Tuesday, 27 December 2016

Triple Chocolate and Chestnut Yule Log

Chestnut Yule Log with Penguin Robin and Holly Fondant Decorations

Slice of Chestnut Yule Log with Penguin Robin and Holly Fondant Decorations

Merry Christmas everyone! Hope you all had a great stress-free day :) I had a bit of a baking marathon, baking dishes for my family as well as my boyfriend's. So don't be surprised that my next few (or several!) posts will be about the dishes I made.

First up is my yule log - a chocolate Swiss roll, which I filled with a sweetened chestnut puree and a chestnut white chocolate mousse. I covered the cake with a whipped milk/dark chocolate ganache, as I didn't want the cake to be overly bitter. 

I finally added some fondant decorations to my cake to give it a festive flavour.

The recipe was surprisingly straightforward - don't be put off by the fatless sponge - if you follow my instructions it will work I promise! This cake is suitable for children and adults so is perfect as a treat between Christmas and New Year's.

Makes 1 Yule log (serves 10-12)


For the sponge:

  • 4 eggs
  • 100g light soft brown sugar
  • 65g self raising flour
  • 40g good quality cocoa powder

For the chestnut puree:

  • 100g vacuum packed cooked chestnuts
  • 120ml (1 cup) milk
  • 2 tbsp caster sugar
  • 1 tsp vanilla extract

For the chestnut white chocolate mousse:

  • 100g vacuum packed cooked chestnuts, chopped
  • 300ml double cream
  • 150g white chocolate
  • 1/2 sheet of gelatine

For the chocolate ganache:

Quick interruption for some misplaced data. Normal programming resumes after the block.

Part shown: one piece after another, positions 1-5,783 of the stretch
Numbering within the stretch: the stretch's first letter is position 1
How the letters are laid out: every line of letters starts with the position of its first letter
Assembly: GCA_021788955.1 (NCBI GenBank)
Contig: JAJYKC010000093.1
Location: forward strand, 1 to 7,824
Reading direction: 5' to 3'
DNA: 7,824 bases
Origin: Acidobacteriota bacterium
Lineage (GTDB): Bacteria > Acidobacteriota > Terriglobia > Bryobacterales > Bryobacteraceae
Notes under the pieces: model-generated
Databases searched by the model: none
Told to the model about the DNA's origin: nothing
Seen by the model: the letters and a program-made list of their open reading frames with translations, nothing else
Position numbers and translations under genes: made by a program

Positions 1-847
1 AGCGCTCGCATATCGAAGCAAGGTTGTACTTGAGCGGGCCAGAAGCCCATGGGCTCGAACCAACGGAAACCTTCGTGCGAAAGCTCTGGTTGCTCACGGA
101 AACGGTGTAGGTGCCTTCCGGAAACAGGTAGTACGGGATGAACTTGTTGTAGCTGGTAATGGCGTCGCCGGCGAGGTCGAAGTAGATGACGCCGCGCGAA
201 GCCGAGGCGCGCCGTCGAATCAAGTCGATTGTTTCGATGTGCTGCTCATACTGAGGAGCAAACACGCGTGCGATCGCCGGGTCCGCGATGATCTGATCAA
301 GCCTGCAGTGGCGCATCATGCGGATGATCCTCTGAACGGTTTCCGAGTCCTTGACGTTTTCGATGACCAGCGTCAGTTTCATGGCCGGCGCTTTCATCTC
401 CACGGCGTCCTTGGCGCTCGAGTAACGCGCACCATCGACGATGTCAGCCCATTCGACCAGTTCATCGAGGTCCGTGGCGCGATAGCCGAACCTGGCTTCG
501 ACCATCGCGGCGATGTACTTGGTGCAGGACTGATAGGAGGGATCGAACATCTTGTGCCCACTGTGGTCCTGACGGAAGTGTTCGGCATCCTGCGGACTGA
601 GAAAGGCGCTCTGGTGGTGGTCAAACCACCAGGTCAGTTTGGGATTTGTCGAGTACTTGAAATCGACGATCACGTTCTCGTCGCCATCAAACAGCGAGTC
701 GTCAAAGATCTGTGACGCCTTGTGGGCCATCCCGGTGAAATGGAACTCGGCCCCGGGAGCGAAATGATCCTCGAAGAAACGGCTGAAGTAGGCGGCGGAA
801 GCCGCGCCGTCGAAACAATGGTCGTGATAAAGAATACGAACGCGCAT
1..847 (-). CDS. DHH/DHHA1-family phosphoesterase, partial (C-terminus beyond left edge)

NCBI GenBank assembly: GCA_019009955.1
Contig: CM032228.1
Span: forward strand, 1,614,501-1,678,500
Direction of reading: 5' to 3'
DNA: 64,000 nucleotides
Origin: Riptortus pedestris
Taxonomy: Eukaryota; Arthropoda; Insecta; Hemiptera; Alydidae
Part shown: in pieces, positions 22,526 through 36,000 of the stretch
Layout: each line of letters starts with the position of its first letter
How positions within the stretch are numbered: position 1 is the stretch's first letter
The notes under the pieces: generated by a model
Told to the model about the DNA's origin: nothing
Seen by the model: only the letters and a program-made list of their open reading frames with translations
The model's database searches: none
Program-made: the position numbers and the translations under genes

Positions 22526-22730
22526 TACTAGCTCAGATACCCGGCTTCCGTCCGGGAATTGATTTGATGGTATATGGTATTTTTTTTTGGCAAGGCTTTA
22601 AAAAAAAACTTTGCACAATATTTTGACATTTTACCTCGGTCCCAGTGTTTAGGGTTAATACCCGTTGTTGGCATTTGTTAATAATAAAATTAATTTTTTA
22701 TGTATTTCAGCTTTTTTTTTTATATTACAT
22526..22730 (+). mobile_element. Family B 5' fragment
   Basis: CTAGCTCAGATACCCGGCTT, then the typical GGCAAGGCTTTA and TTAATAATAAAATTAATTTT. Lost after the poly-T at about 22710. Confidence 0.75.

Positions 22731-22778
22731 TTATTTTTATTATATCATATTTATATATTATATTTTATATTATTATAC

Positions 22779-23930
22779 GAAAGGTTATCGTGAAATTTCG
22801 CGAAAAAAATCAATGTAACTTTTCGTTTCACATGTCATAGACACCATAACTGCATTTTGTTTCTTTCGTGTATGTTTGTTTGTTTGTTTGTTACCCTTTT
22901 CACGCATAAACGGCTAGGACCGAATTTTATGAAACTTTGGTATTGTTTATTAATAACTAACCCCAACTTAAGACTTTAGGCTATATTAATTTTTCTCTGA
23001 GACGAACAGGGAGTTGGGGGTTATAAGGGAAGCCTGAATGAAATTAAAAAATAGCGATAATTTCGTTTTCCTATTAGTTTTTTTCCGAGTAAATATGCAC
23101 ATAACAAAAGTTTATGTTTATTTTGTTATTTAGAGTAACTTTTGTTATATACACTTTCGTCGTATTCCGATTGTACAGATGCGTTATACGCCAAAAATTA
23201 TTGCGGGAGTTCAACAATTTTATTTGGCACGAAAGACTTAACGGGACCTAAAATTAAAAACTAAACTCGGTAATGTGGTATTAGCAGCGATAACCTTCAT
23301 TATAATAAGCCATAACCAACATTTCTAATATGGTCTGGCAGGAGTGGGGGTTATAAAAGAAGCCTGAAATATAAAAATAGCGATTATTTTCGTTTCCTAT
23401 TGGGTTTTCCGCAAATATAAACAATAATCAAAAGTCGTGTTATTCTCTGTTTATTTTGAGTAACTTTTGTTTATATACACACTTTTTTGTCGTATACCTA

• 300ml double cream
  • 150g milk chocolate
  • 100g dark chocolate (55% cocoa solids)
  • Pinch of sea salt

To finish:

  • Blocks of fondant icing (I used green, red, black, yellow and white)


For the sponge:

1. Preheat the oven to 200c (180c fan)/400f/gas mark 6. Grease and line the base of a 33 x 20cm baking tray (with at least 1cm in depth).

2. Use an electric whisk to whisk the eggs with the brown sugar until the mixture has at least doubled in volume, and has lightened in colour and a ribbon of mixture forms when the whisk is lifted from the bowl (about 5 minutes).

3. Carefully sift in the flour and cocoa powder, and then use a big metal spoon to cut and fold the flour into the mixture. Try to knock as little air out of the mixture as possible. As soon as no more lumps of flour are visible, stop folding.

4. Pour into the prepared tin and bake for 6-8 minutes until the cake is slightly springy to the touch. 

5. Carefully take the sponge out of the tray onto a clean tea towel, leaving the greaseproof paper on (and touching the towel). With the long end towards you, roll the sponge up, rolling the towel with the sponge. Leave the sponge to cool rolled up. 

For the puree:

1. Place all of the ingredients for the puree into a medium saucepan and bring to boil. Simmer until the sugar has dissolved, then leave simmering for 5 minutes. Take off the heat and leave to cool.

2. Use a food processor or blender to blitz the mixture until smooth. 

For the chestnut and white chocolate mousse:

1. Finely chop the white chocolate and set aside. Meanwhile soak the gelatine in cold water until it is clear and soft (about 5 minutes).

2. Bring 50ml (3 tbsp) of the double cream and the soaked gelatine to a boil in a saucepan. Take the saucepan off the heat and pour in the chopped white chocolate. Beat until the white chocolate has melted and set aside to cool. 

3. Whisk the remaining 250ml double cream until soft peaks form (when the whisk is lifted out of the cream a peak forms that topples over at the tip). Fold the white chocolate mixture into the whisked double cream.

4. Fold in the chopped chestnuts and set aside.

For the chocolate ganache:

1. Finely chop the milk and dark chocolate. Meanwhile bring the cream to the boil in a saucepan. 

2. Once boiling, take the pan off the heat and pour in the chopped chocolate and salt. Beat until smooth then set aside to cool to room temperature. Refrigerate until the ganache looks spreadable (about half an hour). 

3. Take out of the fridge, and leave at room temperature for 10-15 minutes. Use an electric whisk to whip the ganache until is has thickened and holds it's shape when piped.